Author Topic: Atilla the hun  (Read 6405 times)

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Offline DeadRamones

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Atilla the hun
« on: November 14, 2009, 10:41:47 pm »
Was watching a show on History channel about Atilla the Hun. They mention how raw meat is undigestable to humans & must be cooked because of it's strong muscle fibers. I found this statement very odd. Coming from such an informative station.
One specialist said that's why The Huns put their meat under the saddles. Because the long rides mixed with the horses salty sweat preserved,flavored & cooked the meat. I'm guessing they didn't want to mention raw meat consumption out of liability purpose.

Offline PaleoPhil

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Re: Atilla the hun
« Reply #1 on: November 15, 2009, 01:29:02 am »
That's strange, because according to other sources, the secret of why the Huns' and Tatars' strength and physiques were superior to Romans and other "civilized" peoples was attributed to raw meat, and it also helped them avoid being spotted by their enemies, because they didn't need to build campfires. To use some of the greatest eaters and promoters of raw meat in Neolithic times as reason to not eat raw meat is bizarre.

All the peoples of the steppes and Siberia and surrounding areas were reportedly great consumers of raw meat and/or fish: Huns (who probably included other steppes and nearby peoples in addition to Huns in their confederations, such as Turkic, Yeniseian, Tungusic, Ugric, Iranic, and Mongolic), Tatars (another name later loosely applied to many steppes peoples, from which the name steak tartare comes from), Mongols, Celts, Scythians, Turks, Avars, Kets, Nenets, Tuvans, etc.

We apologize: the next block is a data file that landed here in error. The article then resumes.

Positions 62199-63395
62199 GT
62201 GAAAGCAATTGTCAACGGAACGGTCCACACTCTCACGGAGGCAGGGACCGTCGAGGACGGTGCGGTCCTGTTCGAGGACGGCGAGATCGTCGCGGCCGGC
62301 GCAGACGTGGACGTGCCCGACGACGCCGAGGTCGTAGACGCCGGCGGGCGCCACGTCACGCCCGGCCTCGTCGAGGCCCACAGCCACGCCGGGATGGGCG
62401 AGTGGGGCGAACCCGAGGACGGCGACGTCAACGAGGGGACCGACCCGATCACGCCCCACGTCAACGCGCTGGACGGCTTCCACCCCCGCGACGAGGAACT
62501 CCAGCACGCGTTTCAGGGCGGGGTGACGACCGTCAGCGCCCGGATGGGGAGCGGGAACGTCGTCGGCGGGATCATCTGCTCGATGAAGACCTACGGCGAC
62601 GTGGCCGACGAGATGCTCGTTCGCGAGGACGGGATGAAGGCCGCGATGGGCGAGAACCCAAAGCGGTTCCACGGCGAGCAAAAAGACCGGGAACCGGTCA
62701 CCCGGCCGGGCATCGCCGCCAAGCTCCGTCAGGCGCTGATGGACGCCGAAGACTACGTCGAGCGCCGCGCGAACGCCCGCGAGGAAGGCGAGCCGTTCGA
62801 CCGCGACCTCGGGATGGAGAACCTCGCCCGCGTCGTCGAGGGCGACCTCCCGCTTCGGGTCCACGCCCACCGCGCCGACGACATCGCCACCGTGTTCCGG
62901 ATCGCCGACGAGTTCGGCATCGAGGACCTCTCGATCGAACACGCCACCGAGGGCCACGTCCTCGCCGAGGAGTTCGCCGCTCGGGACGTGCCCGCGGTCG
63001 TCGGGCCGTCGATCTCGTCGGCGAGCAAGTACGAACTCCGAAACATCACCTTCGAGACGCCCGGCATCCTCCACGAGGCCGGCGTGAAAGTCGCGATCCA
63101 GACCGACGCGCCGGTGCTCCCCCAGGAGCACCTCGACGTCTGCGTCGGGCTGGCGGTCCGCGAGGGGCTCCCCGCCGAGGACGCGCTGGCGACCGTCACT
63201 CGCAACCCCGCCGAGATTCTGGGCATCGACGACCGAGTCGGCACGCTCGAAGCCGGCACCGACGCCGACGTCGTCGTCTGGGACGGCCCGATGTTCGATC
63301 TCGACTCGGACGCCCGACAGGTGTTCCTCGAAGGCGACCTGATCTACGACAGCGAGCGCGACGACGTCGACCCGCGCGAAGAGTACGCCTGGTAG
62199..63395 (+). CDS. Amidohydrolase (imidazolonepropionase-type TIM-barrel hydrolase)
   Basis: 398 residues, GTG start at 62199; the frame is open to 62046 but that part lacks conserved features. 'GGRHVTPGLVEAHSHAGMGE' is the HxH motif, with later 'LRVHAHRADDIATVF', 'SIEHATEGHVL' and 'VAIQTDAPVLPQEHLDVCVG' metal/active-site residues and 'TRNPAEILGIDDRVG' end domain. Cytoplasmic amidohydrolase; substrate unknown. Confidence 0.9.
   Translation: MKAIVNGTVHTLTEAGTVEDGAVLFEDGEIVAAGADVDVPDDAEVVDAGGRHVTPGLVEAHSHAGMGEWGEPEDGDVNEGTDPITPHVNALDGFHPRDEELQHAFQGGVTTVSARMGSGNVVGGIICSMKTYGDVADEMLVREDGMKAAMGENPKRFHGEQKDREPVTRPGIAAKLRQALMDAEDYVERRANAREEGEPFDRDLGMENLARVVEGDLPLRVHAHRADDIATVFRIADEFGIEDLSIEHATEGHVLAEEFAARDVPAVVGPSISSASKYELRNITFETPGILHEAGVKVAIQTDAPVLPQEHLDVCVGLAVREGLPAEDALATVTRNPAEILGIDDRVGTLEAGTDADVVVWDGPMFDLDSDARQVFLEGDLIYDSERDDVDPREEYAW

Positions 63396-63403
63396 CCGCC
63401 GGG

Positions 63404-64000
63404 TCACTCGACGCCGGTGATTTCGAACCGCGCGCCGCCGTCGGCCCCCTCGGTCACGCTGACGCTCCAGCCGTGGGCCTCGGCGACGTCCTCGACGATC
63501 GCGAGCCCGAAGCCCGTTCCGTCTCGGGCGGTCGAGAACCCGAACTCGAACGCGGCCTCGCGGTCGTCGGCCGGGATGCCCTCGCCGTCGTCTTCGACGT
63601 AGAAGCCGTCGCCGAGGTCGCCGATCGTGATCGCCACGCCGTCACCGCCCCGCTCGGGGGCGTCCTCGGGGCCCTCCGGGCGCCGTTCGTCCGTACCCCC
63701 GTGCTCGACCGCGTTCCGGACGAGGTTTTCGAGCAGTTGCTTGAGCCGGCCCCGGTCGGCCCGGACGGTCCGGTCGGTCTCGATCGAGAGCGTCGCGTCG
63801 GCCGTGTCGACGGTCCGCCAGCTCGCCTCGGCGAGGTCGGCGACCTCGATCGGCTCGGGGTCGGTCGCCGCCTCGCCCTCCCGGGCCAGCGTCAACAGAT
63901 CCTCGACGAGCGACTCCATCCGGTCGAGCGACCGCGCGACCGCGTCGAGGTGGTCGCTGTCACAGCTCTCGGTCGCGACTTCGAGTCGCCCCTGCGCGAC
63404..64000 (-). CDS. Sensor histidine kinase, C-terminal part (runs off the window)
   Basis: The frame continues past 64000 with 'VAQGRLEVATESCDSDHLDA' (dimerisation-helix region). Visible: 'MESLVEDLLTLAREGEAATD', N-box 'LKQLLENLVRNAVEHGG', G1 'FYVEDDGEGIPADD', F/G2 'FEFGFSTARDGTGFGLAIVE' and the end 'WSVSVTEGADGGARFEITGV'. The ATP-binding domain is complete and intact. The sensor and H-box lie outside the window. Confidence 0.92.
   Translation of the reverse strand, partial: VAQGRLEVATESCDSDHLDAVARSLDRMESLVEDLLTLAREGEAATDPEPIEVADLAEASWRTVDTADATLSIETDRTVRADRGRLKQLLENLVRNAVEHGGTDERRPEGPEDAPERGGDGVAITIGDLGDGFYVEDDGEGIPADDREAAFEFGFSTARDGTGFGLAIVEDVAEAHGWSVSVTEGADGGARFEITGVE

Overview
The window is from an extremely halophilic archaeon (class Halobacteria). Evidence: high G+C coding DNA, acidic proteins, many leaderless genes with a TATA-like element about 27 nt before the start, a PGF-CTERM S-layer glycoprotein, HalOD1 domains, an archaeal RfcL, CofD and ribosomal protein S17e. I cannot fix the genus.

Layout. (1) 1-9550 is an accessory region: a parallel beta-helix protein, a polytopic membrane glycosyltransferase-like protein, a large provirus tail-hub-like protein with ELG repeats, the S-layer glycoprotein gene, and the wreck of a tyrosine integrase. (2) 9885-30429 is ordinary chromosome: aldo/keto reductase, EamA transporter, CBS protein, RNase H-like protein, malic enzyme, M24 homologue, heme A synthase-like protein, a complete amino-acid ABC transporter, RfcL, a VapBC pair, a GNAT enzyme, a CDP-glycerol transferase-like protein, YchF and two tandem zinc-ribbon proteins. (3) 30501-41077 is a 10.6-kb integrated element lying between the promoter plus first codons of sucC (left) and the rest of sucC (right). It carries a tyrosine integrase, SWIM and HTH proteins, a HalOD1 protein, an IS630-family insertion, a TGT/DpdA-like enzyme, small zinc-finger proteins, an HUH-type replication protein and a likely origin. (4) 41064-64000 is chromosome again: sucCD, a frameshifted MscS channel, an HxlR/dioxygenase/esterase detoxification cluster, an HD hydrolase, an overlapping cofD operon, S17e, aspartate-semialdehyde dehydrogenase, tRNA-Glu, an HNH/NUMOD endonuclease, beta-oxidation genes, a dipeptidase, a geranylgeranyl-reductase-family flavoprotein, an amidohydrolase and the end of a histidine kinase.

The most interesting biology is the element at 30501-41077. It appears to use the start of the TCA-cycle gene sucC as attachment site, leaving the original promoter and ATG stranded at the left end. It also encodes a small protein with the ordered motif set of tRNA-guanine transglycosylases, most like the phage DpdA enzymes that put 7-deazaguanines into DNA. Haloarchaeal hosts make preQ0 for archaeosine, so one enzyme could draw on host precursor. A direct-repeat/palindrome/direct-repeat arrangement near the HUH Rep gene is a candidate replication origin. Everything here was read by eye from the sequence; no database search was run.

Attila the Hun and Steak Tartar
www.schonwalder.org/Menu_Special_Steak_Tartar.htm

"Attila's men ate raw lean meat cuts which being placed under their saddles were tenderized for as long as a day's ride." ....

"People feared the Tartars but attributed their strength to the energy source of raw meat and spices." Wanting to be much like the feared Huns, people in western Europe first secretly but soon openly prepared food the way they had seen the nomads do it. They tenderized meat and added spices.

"... and that's where the steak tartar as we know it today originated!"


"They are short in stature, quick in bodily movement, alert horsemen, broad shouldered, ready in the use of bow and arrow, and have firm-set necks which are ever erect in pride." Jordanes. http://www.acs.ucalgary.ca/~vandersp/Courses/texts/jordgeti.html The origins and deeds of the Goths XXIV (127-8), translated by Charles C. Mierow


The Hun
"In the tradition of Mongol warriors, the Hun ate mare's milk, blood, and raw meat if necessary."
www.hyperhistory.net/apwh/bios/b3atilla_p1dz.htm


Others claim the Huns kept meat under their saddles to keep it warm, rather than necessarily tenderize it:

"...he tells us that the Huns ate raw meat which they warmed a little by carrying it between their saddles and their horses' backs." --The Huns by E. A. Thompson, Peter Heather
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Offline DeadRamones

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Re: Atilla the hun
« Reply #2 on: November 15, 2009, 03:01:47 am »
Exactly Phil, They didn't mention anything of war tactics or easy traveling to the consumption of raw meat. I'm guessing they were trying to paint a villainous picture(Even though they were already ruthless)

Offline SkinnyDevil

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Re: Atilla the hun
« Reply #3 on: November 16, 2009, 12:47:56 am »
The writers of the program probably relied on "common knowledge" as far as raw meat is concerned, rather than research. Their area of study is not on physiology or nutrition, but on historical events.
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